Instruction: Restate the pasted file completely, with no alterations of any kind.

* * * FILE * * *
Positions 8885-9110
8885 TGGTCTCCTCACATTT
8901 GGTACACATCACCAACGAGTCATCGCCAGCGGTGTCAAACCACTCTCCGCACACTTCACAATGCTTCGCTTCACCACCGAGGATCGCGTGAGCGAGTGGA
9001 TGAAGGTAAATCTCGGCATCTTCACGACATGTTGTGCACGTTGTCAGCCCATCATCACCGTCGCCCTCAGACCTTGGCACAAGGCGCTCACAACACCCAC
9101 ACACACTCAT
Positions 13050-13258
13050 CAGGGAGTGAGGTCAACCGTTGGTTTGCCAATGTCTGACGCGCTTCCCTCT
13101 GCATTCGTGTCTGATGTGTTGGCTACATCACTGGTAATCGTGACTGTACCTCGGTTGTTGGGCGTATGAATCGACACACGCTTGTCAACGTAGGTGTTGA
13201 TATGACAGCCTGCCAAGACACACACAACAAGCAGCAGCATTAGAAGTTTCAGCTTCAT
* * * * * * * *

Positions 8885-9110
8885 TGGTCTCCTCACATTT
8901 GGTACACATCACCAACGAGTCATCGCCAGCGGTGTCAAACCACTCTCCGCACACTTCACAATGCTTCGCTTCACCACCGAGGATCGCGTGAGCGAGTGGA
9001 TGAAGGTAAATCTCGGCATCTTCACGACATGTTGTGCACGTTGTCAGCCCATCATCACCGTCGCCCTCAGACCTTGGCACAAGGCGCTCACAACACCCAC
9101 ACACACTCAT
Positions 13050-13258
13050 CAGGGAGTGAGGTCAACCGTTGGTTTGCCAATGTCTGACGCGCTTCCCTCT
13101 GCATTCGTGTCTGATGTGTTGGCTACATCACTGGTAATCGTGACTGTACCTCGGTTGTTGGGCGTATGAATCGACACACGCTTGTCAACGTAGGTGTTGA
13201 TATGACAGCCTGCCAAGACACACACAACAAGCAGCAGCATTAGAAGTTTCAGCTTCAT